In a way, this leads me back to the question posed in my OP: Is Wilmington too close to Philadelphia for its own good? It all depends on one’s preferences. For those who are not interested in urban amenities, I think the answer would be “Who cares?” But for those who want some urbanity, Philly is tantalizingly close, but a hassle too get to. Yet its proximity steals a bit from Wilmington's mojo. It seems the worst of both worlds for urbanophiles. I think the state might have been quite a different place if the Brandywine was located 20 or 30 miles south, a reasonable distance from Philly. Instead of today’s quiet Dover, I think a larger, more urban center would have emerged, not in the shadow of Philly.

Although it’s a bit off-topic, I couldn't help notice a few somewhat disparaging remarks about Philly in some of the posts. Of course, no one likes to hear the place they chose to call home “tacky” or filled with “creepy people.” But CD is not a place to hang out if one expects everyone to like their city, so folks are entitled to post what they will. That said, I will offer a few comments in response.

First, regarding the “creepy people,” having lived all my adult life in cities, I may simply be more used to sharing the streets with a wider cross section of people than I did in my native Sussex County. Yes, I certainly do encounter the rare “creepy” person when walking around Philly, but with no greater frequency than in any other city I’ve lived in or visited.

As to the city being “tacky,” that’s a new one. Many adjectives come to mind when I think of Philly, but tacky is not one of them. It has its very rough areas (as does Wilmington), but I'm not sure why a visitor would make their way there. The Philly I call home is historical, urban, bustling, sophisticated, gritty, vibrant, and filled with interesting and fascinating architecture. But what I never tire of is the charm of Center City and the adjacent neighborhoods: It's as if there are two square miles of Old New Castle to wander. I feel lucky to be able to walk streets like this to go to dinner, go to the theatre, visit friends, or simply buy groceries on a daily basis:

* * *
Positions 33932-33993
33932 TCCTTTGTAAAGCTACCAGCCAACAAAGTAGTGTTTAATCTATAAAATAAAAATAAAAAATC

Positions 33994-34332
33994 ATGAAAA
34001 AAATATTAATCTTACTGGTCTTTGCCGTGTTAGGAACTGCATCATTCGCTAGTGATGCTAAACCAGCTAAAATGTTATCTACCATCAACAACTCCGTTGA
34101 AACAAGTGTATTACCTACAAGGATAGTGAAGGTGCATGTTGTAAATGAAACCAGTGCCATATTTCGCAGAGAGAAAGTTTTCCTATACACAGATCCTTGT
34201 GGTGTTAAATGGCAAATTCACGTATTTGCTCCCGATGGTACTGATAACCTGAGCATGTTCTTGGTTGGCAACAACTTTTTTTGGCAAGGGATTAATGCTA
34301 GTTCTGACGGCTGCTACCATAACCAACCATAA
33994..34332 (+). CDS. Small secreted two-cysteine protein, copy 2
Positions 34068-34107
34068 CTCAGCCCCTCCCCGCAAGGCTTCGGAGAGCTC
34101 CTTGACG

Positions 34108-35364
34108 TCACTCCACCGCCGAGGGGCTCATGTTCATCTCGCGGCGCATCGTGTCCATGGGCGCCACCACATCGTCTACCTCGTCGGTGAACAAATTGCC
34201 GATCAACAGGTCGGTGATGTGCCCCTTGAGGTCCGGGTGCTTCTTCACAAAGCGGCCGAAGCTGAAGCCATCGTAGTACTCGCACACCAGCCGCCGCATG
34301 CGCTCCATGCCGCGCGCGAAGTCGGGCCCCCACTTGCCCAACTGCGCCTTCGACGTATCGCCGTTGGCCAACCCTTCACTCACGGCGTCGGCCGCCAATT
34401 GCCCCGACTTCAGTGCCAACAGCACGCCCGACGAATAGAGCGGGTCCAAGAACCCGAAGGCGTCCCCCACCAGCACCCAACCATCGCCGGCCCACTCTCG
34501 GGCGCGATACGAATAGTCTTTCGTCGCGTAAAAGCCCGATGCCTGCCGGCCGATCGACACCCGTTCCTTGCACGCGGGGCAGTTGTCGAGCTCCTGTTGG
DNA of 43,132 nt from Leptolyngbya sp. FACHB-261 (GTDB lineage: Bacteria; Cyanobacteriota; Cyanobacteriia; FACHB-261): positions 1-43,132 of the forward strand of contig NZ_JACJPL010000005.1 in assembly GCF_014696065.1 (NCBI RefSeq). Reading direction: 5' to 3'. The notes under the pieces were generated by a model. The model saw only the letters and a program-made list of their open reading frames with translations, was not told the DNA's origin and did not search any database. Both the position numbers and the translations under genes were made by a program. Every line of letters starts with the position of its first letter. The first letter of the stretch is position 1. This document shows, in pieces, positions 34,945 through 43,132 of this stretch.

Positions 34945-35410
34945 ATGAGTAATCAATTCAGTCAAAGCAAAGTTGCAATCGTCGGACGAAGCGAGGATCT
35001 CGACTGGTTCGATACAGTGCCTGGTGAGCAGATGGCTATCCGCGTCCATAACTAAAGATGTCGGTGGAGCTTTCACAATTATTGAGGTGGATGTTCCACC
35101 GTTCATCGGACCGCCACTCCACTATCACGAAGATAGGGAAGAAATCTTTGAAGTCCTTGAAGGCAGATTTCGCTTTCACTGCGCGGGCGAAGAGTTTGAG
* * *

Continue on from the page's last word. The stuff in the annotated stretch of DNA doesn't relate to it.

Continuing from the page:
(my pix)
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Old 08-09-2013, 09:39 PM
 
46 posts, read 117,307 times
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Wilmington used to have local news programming on cable channel 2 at 6pm some years ago. It was a low budget operation but interesting because it featured local crime stories i.e. car or house break ins at specific neighborhoods, car accident info, local politics, community events, etc. Apparently nobody watched it or it cost too much money to produce and broadcast because it was eventually cancelled. Even WPVI ditched their DE correspondent Lauren Wilson a few years ago so I guess Wilmington just isn't very newsworthy except for its daily shootings.
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Old 08-10-2013, 07:03 AM
 
Location: Center City
6,820 posts, read 7,739,284 times
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Quote:
Originally Posted by Freesia Breeze View Post
Wilmington used to have local news programming on cable channel 2 at 6pm some years ago. It was a low budget operation but interesting because it featured local crime stories i.e. car or house break ins at specific neighborhoods, car accident info, local politics, community events, etc. Apparently nobody watched it or it cost too much money to produce and broadcast because it was eventually cancelled. Even WPVI ditched their DE correspondent Lauren Wilson a few years ago so I guess Wilmington just isn't very newsworthy except for its daily shootings.
Program viably is determined by a balance of audience and the price of producing a program. It is likely too costly to produce a news show solely about Wilmington in the pricey Philly TV market. Salisbury, a much smaller town, can support two network affiliates and produce their own extensive local news programs. In their instance, they don't incur the costs of airing in such a large market (Philly), which overlaps the Wilmington market.

It's unfortunate Channel 6 cut back on local DE coverage. Someone can run down there easily if there is a story to cover, but it's not the same as having someone based there who can turf up stories. A lot happens in the Greater Wilmington area that goes unreported. Personally, I don't watch a lot of local news, but when something significant does happen in my community or state, I'll tune in. It's shame the residents of Delaware's most populated region don't have that option.